Philip Langdon, contributor to The Seaside Times, offers an in-depth report on how public officials, citizens and developers are working together to create walkable and inclusive communities.
About the Book:
For 5,000 years, human settlements were nearly always compact places. Everything a person needed on a regular basis lay within walking distance. But then the great project of the twentieth century — sorting people, businesses, and activities into separate zones, scattered across vast metropolises — took hold, exacting its toll on human health, natural resources, and the climate. Living where things were beyond walking distance ultimately became, for many people, a recipe for frustration. As a result, many Americans have begun seeking compact, walkable communities or looking for ways to make their current neighborhood better connected, more self-sufficient, and more pleasurable.
In “Within Walking Distance,” journalist and urban critic Philip Langdon looks at why and how Americans are shifting toward a more human-scale way of building and living. He shows how people are creating, improving, and caring for walkable communities. There is no one-size-fits-all approach. Starting conditions differ radically, as do the attitudes and interests of residents. To draw the most important lessons, Langdon spent time in six communities that differ in size, history, wealth, diversity, and education, yet share crucial traits: compactness, a mix of uses and activities, and human scale. The six are Center City, Philadelphia; the East Rock section of New Haven, Connecticut; Brattleboro, Vermont; the Little Village section of Chicago; the Pearl District in Portland, Oregon; and the Cotton District in Starkville, Mississippi. In these communities, Langdon examines safe, comfortable streets; sociable sidewalks; how buildings connect to the public realm; bicycling; public transportation; and incorporation of nature and parks into city or town life. In all these varied settings, he pays special attention to a vital ingredient: local commitment.
To improve conditions and opportunities for everyone, Langdon argues that places where the best of life is within walking distance ought to be at the core of our thinking. This book is for anyone who wants to understand what can be done to build, rebuild, or improve a community while retaining the things that make it distinctive.
Walkable communities come in many sizes and complexions. They span the economic spectrum and face a wide assortment of challenges, but one strength many of them share is a capacity for bringing people together: both to combat social ills and to make daily life more rewarding.
In the East Rock section of New Haven, Connecticut, I met with Eva Geertz, a writer and former bookseller, to find out why she is fiercely attached to her neighborhood and how she incorporates its numerous small, independent grocery stores and cafes into her ambles around town. East Rock’s food stores are a world apart from the big supermarkets. “At the Orange Street Market, they have a real butcher, Jimmy the butcher,” Geertz said. “If you have a side of beef, Jimmy Apuzzo would carve it for you. Jimmy is good. Jimmy is awesome. I do believe that when you buy ground beef there, it’s not coming from 17 different cows. He’s grinding it himself.”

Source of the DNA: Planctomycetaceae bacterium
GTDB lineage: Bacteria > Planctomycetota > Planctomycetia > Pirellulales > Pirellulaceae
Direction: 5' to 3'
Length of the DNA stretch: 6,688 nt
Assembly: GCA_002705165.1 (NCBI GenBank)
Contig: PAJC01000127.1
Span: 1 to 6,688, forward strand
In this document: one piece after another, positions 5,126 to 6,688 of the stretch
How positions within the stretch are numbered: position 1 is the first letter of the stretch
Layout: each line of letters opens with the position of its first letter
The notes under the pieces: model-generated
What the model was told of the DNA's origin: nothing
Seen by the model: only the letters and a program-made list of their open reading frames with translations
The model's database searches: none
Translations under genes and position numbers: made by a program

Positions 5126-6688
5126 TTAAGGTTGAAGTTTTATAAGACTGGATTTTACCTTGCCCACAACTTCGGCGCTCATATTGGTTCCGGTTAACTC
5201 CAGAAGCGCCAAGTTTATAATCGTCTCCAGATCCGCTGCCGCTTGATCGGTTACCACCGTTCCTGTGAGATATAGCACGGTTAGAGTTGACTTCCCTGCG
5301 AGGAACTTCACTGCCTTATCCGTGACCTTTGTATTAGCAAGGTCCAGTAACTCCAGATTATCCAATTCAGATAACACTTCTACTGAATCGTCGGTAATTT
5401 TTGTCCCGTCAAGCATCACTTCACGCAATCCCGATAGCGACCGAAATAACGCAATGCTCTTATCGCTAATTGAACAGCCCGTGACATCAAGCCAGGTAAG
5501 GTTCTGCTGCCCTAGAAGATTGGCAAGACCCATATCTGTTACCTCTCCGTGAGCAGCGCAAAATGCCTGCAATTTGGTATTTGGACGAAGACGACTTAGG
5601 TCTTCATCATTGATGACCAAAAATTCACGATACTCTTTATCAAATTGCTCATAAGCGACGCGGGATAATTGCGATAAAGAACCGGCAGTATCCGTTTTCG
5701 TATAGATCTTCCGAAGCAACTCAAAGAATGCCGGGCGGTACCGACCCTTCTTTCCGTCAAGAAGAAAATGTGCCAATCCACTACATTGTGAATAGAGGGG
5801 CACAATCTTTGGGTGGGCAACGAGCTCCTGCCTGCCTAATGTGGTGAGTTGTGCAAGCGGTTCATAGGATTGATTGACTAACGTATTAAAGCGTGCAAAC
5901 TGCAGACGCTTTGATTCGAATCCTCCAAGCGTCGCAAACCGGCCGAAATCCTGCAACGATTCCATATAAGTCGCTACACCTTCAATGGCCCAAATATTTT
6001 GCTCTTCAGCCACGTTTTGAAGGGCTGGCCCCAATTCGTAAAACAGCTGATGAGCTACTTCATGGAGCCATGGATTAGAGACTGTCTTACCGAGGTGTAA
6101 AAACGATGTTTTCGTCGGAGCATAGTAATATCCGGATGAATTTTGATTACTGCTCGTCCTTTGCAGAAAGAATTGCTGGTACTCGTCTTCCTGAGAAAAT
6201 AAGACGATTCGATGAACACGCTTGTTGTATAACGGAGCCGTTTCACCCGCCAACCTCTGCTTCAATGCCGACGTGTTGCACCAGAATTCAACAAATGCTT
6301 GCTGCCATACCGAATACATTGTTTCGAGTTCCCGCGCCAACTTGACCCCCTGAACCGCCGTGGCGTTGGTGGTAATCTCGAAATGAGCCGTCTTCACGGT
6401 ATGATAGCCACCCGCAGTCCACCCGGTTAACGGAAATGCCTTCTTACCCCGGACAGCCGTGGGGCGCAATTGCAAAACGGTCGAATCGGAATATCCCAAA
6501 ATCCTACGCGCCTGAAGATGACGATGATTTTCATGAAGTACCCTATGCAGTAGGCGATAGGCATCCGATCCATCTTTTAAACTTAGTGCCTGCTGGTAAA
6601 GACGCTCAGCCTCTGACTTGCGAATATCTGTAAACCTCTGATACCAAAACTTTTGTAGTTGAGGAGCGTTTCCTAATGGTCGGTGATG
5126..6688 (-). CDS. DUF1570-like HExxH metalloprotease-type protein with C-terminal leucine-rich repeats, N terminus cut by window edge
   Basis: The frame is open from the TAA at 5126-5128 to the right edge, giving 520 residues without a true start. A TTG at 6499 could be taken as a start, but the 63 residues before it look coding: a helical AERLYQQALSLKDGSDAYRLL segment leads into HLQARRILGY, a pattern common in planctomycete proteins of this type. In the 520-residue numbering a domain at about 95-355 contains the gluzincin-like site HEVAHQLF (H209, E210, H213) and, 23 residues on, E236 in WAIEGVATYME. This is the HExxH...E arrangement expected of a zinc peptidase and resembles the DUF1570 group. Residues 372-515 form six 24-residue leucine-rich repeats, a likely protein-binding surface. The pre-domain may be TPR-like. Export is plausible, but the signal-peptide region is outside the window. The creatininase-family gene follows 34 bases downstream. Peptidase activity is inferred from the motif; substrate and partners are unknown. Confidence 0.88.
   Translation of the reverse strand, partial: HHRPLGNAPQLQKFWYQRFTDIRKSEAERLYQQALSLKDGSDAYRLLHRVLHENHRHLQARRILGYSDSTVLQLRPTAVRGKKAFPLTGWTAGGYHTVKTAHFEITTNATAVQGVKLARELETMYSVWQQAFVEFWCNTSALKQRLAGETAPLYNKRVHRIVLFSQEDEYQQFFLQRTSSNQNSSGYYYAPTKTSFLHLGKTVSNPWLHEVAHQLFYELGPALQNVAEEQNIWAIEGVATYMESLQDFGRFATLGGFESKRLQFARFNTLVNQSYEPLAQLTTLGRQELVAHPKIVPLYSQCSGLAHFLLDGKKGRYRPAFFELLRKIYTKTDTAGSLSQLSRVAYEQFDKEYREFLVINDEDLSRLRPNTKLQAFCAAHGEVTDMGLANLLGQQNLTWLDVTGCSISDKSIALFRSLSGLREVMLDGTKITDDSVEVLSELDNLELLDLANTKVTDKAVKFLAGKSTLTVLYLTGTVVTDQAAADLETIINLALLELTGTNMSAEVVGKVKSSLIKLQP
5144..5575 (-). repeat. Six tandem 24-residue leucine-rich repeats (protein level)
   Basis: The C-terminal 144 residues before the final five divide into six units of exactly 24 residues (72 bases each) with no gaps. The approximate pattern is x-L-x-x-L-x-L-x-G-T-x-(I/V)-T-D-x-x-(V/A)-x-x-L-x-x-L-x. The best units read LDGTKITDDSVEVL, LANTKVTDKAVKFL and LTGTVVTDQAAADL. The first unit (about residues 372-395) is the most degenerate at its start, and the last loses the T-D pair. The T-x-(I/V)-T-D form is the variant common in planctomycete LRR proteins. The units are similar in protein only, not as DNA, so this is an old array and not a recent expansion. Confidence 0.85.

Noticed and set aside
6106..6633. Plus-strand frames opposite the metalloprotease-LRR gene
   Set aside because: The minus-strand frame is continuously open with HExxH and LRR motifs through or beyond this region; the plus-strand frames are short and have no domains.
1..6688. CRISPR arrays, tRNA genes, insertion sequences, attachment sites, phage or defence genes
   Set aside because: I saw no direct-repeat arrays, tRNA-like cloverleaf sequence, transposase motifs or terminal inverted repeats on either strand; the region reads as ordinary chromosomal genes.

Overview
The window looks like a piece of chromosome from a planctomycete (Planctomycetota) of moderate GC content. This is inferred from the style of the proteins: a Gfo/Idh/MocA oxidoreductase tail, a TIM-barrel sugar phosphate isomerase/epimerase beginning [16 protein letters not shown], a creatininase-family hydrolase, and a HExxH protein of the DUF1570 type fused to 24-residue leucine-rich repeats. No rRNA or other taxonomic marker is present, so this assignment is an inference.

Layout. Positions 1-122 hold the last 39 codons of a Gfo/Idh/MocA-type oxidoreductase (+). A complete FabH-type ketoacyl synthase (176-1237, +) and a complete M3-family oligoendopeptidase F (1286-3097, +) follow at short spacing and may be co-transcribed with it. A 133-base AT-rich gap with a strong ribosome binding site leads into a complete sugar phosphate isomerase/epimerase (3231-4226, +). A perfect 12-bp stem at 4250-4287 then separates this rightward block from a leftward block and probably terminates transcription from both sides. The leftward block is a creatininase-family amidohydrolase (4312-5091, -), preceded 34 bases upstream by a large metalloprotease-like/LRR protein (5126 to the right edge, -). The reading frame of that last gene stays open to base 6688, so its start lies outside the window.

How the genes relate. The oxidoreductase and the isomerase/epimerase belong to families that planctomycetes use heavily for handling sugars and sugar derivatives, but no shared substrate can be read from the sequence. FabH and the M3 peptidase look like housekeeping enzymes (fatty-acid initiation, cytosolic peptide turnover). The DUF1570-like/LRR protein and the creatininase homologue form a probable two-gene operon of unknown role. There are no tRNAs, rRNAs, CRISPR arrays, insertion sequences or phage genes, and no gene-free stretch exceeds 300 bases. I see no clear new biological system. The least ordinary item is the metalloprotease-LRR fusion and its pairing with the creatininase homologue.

Little neighborhood grocery stores can be expensive, but Geertz has mastered the art of shopping thriftily and coming home with things of quality. “I always have a giant bag, ready to pick things up,” she said. When she stops in at Romeo & Cesare’s, a grocery store operated by burly Romeo Simeone, who speaks with Italian-inflected English and has opera playing in the background, she basks in the store’s personality. “Romeo’s is really family-oriented. Romeo wants to say hello to all the babies. Fran, his daughter, knows their names.”
And if some things do cost more than Geertz would like, there’s the compensation of knowing that she’s saving money by not driving. “I actively hate being behind the wheel,” she emphasized. “The walkable city: It’s not a trivial thing.”
What Geertz and individuals in Philadelphia and Chicago expressed to me was the satisfaction they get from being part of a walkable community, where there are many ways to get to know people and where one person can often make a genuine difference.
Janet Finegar lives in Northern Liberties, a section of Philadelphia that as recently as the 1990s was bounteously supplied with rubble. Tanneries, cigar factories, breweries, a factory that made records (vinyl ones), and other industries had mostly cleared out of Northern Liberties, leaving the two-third-square-mile corner of Philly for the next generation—Finegar’s generation—to come and set it right.
She and her neighbors did exactly that. In an urban precinct that had no parks, they built one on their own. After two decades of volunteer labor contributed by people who could walk to the park from their homes, Liberty Lands had a butterfly garden, a Native American garden, a community garden, 180 trees of varied species, picnic benches, a mural depicting birds and bees, and open grassland.
“It solidifies everything that goes on in the neighborhood,” Finegar said. “We all need to settle in a little bit and love our places and know our places and work to make them better.”
“Within Walking Distance” is available at Sundog Books in Seaside.